Inheritance tax (IHT) planning top tips: how does inheritance tax planning work?
The issue of inheritance tax planning will always be controversial. This is largely because it’s a secondary tax on accumulated wealth that has already been subject to tax, or even an inheritance that has already been subject to IHT.
It is also part of a complex landscape where the rules surrounding the tax are daunting and change regularly. It is a tax that most people put off addressing, mainly because it doesn’t impact your finances within your lifetime. As it’s such a controversial topic, it often attracts a lot of political attention – during the run up to the 2015 general election, members of both major parties attacked solutions such as these simple and legitimate ways of inheritance tax planning:
Deed of variations – this instrument allows beneficiaries of a deceased’s estate to alter the distribution of that estate by altering the deceased’s will. The effect of this is that the original beneficiary can redirect the legacy or entitlement to a third party, without it being counted as a gift from the original recipient. An example might be an older beneficiary varying the will in favour of grandchildren if he or she is not in need of money. The advantage is it will not form part of the intended recipient estate and be taxed again when they eventually die.
Outright lifetime gifts – there are a series of gift allowances, which will escape IT if you survive seven years from the date of the gift:
A husband or wife, or civil partners, can give gifts of any value to each other during their lifetime, as long as you’re both domiciled in the UK.
You can make any number of gifts of £250 or less each year. These gifts are meant to cover things such as birthday and Christmas presents. However, you can’t combine this with the £3,000 limit if you’re making a larger gift to the same person.
You can make gifts to other people, of up to £3000 each year, although you can’t combine this exemption with the £250 gift allowance. You can carry forward any unused allowance to the next year – but only once. This is known as the ‘annual gift exemption’.
You can make gifts to people and certain trusts more than seven years before your death; these are known as ‘potentially exempt transfers’.
You can make gifts as part of your normal expenditure – this exemption allows you to give away money from surplus income, providing the gift doesn’t reduce your standard of living, is not from capital and forms some pattern of regular spending. A good test is if the money comes from your current account.
You can make gifts to people getting married: up to £5,000 from each parent of the couple, £2,500 from each grandparent or more remote relative, £2,500 from bridegroom to bride (and vice versa) or between civil partners and £1,000 from anyone else.
Inheritance tax planning: what’s the new residence nil-rate band?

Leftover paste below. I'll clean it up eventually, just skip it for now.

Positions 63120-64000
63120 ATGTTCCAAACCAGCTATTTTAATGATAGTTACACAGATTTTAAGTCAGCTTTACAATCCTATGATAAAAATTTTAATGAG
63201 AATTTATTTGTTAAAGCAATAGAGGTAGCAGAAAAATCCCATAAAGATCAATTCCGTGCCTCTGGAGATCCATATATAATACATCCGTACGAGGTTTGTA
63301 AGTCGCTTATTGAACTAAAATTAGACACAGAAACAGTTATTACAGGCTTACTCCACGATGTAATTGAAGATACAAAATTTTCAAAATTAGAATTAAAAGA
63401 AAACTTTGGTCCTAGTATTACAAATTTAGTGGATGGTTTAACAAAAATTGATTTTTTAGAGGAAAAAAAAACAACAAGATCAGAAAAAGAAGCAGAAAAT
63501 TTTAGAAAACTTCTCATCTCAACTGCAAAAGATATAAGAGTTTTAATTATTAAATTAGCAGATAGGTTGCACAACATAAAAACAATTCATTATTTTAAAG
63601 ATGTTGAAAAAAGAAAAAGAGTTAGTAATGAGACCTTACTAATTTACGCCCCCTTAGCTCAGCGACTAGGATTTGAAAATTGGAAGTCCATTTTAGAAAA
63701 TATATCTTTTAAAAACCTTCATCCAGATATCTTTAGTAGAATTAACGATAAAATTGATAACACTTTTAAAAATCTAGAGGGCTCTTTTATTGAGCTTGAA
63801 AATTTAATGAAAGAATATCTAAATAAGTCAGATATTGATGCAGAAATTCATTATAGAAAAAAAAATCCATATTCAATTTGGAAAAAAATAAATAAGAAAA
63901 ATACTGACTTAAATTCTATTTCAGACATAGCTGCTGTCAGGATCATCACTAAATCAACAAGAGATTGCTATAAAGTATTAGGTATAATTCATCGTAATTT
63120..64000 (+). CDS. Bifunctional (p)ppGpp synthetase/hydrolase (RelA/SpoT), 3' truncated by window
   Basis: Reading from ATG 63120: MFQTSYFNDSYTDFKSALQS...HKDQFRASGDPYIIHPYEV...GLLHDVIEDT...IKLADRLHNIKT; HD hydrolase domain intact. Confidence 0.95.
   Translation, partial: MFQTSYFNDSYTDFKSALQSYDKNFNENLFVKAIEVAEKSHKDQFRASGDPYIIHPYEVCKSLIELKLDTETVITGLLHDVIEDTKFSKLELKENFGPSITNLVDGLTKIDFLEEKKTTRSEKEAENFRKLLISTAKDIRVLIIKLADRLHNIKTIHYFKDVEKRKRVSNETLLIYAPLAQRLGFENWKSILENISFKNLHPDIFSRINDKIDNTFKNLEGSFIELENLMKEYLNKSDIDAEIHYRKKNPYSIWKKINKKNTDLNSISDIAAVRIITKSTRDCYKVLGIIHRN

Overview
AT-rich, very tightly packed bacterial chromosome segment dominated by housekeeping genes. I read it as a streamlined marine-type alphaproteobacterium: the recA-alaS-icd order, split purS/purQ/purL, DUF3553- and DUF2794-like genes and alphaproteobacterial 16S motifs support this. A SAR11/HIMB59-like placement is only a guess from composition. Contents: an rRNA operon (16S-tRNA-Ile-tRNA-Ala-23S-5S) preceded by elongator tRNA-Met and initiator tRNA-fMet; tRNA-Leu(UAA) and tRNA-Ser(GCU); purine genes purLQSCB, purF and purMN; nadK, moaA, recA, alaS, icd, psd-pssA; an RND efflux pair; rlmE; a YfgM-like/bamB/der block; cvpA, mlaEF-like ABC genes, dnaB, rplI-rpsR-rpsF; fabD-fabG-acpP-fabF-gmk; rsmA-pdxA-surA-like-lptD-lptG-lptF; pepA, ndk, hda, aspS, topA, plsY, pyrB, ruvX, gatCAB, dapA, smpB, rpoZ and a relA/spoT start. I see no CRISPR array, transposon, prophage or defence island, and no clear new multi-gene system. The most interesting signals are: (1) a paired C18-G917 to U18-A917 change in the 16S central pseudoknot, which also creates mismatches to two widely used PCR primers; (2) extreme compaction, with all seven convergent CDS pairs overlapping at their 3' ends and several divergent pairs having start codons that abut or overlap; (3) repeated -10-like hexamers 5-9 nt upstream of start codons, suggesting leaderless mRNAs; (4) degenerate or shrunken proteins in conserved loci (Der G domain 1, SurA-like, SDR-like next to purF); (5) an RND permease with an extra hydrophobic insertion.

The biggest change to affect the inheritance tax landscape is the ‘main residence allowance’ or ‘inheritance tax threshold’ which will, in time, add £175,000 to the inheritance tax nil-rate band.
George Osborne introduced the transferable residence nil-rate band in order to mitigate the effect of rising house prices on IHT in the 2015 summer budget. This is an additional allowance to the ordinary nil-rate band and applies when a parent leaves their main residence to their children or grandchildren when they die.
The individual allowance will initially be £100,000, and it’s set to increase to £175,000 by April 2020. As with the usual IHT allowance, it’s also transferrable to a surviving spouse or civil partner. For example, if one partner dies, their IHT allowance could be £325,000 plus £100,000 for their main residence i.e. £425,000, rising to £500,000 by 2020. On the death of the second partner, the couple’s combined allowance could potentially reach up to £1m of allowances before IHT becomes payable, although only £350,000 can be set against the main residence. This new allowance is reduced for estates worth more than £2m.
The residence nil rate band can only be offset against your primary residence, so your primary residence must be worth the equivalent of your available residence nil-rate band in order to make use of the full exemption. Alternatively, if you have downsized your home since April 6 2015 and your current property is worth less than your available residence nil rate band, you can utilise the equivalent of the sale value of your former property. It is estimated that the percentage of estates subject to inheritance tax in 2017/18 will fall by a third as a result.
Watch this video, in which our Head of Wealth Planning explains some inheritance planning top tips:
Your capital is at risk. The value of investments and the income from them can go down as well as up and you may not get back the amount originally invested.
The information provided is not to be treated as specific advice. It has no regard for the specific investment objectives, financial situation or needs of any specific person or entity.
The tax treatment of all investments depends upon individual circumstances and the levels and basis of taxation may change in the future. Investors should discuss their financial arrangements with their own tax adviser before investing.
The current inheritance tax rules and tax treatment of AIM shares may change in the future. We strongly recommend that clients discuss their financial arrangements with their tax adviser before investing, as the value of any tax reliefs available is subject to individual circumstances
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IMPORTANT: Investment involves risk. The value of investments and the income from them can go down as well as up and you may not get back the amount originally invested. Past performance is not a reliable indicator of future performance.